Man considered part of Korean crime group gets prison time in Las Vegas home invasion

A second defendant suspected of being part of a Korean organized crime group was sentenced in Las Vegas on Thursday to 10 years in federal prison for his role in a botched home invasion.

Korean-born Ki Chong Yoo, 59, who lives in Southern California, also was ordered to serve three years of supervised release when he gets out of prison.

Yoo, who is in federal custody, agreed to the prison time in his plea deal with Assistant U.S. Attorney Andrew Duncan, who Thursday described the 2009 home invasion in Las Vegas as a “violent” crime.

Speaking through an interpreter, Yoo apologized to U.S. District Judge Jennifer Dorsey for his actions.

“I’m very shameful and I’m very sorry,” he said, adding he regretted what he did.

Yoo pleaded guilty last year to conspiracy and racketeering charges stemming from the attempted robbery. The victims were prominent members of the local Korean community.

His sentencing was delayed for months in his unsuccessful bid to withdraw his guilty plea.

In May 2012, another Korean-born defendant, Choon Bok Lee, 58, was sentenced to 10 years in prison in the scheme and ordered to undergo substance abuse treatment.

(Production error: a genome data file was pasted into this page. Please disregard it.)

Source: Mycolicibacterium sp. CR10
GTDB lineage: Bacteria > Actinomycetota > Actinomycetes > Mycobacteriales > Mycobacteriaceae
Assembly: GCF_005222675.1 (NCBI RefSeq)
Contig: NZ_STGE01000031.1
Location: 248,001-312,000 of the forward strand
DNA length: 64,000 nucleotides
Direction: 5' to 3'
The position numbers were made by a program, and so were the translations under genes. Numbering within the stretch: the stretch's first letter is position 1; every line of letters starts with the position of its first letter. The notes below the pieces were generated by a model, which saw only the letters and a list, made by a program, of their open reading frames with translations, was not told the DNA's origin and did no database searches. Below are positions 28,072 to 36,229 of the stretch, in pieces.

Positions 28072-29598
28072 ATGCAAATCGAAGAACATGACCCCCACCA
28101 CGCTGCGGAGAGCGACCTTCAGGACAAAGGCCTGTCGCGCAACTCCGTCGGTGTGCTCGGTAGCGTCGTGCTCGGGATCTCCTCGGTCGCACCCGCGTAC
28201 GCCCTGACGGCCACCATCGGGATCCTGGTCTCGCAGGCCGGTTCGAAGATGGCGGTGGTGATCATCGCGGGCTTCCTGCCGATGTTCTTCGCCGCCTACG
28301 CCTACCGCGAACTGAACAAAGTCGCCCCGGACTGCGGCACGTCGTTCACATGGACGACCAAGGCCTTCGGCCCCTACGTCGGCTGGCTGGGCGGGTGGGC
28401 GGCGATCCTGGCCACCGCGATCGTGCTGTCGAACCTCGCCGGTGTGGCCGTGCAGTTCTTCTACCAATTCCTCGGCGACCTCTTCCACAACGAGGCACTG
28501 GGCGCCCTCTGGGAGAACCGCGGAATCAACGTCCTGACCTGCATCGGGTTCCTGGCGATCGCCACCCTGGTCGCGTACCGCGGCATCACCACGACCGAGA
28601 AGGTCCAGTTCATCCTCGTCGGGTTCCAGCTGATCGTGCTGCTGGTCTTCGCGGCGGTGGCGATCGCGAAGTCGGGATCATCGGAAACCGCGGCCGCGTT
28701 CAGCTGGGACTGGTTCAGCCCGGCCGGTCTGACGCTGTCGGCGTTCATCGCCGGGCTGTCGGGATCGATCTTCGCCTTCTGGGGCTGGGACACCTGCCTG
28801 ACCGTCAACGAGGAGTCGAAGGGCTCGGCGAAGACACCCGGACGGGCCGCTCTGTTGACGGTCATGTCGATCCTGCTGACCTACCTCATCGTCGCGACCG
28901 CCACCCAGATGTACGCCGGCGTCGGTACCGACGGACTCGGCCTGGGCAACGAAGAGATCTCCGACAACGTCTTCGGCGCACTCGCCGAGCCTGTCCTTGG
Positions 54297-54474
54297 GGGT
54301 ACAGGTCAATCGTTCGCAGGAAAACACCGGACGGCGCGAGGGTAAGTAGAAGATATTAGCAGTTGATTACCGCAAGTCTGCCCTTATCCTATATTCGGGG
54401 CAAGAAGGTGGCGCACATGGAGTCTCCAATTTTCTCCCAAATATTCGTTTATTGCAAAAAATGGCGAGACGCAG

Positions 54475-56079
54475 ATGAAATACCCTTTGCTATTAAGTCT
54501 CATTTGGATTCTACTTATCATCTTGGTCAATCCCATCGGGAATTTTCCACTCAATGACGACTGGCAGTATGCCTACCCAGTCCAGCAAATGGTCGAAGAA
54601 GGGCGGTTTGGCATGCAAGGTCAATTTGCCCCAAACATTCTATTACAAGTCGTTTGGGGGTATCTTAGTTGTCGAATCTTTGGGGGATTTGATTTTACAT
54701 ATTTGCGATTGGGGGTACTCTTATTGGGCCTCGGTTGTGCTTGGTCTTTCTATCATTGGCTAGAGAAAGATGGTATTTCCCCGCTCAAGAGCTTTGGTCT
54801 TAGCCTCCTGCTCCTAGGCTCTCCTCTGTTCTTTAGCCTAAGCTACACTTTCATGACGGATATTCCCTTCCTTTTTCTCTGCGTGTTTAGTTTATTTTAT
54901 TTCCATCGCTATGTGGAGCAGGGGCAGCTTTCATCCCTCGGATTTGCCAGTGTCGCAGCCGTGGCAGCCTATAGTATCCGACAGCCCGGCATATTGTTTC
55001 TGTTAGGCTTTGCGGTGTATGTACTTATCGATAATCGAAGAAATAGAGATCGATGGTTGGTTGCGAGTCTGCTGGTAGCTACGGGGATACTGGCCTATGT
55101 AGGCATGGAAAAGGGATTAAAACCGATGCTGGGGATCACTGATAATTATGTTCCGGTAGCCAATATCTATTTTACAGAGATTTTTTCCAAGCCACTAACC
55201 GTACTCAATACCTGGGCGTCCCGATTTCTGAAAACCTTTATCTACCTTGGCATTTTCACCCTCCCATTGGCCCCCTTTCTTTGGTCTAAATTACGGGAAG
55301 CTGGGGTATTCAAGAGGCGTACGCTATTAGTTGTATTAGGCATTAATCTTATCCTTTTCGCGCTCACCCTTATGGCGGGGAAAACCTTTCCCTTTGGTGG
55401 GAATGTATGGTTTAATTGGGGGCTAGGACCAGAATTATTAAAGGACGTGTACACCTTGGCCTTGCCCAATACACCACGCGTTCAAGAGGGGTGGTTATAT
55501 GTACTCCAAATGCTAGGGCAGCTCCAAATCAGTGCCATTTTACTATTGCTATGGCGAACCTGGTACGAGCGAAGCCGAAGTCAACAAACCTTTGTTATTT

His lawyer, Chris Rasmussen, said at the time that Lee, also from Southern California, had a methamphetamine addiction and participated in the home invasion to obtain money to fuel his habit.

On Thursday, Yoo’s lawyer Chris Aaron told Dorsey that Yoo also has a drug addiction, and Dorsey ordered him to seek treatment in prison.

Yoo, Lee and a third defendant, Hyo Seong Kim, were charged in a six-count superseding indictment in February 2011 in a case handled by federal prosecutors who specialize in organized crime. Kim is at large.

The three men, looking for cash hidden in a safe, showed up in December 2009 at the Las Vegas home of a couple who own a Korean restaurant, according to court documents in the case.

A nanny let them inside, and they waited for the wife to come home. When she arrived, the intruders grabbed her, put a pillowcase over her head and ordered her to give them the code to the safe, the documents alleged.

The woman told the suspects she didn’t know the code, and she was ordered to persuade her husband to come home. When the husband arrived, the men struck him in the back of the head with a flashlight and then used a stun gun on him, the documents alleged.

In the confusion, the wife slipped out of the house and called police at a neighbor’s home. When the intruders learned she had escaped, they fled in a vehicle with California license plates.

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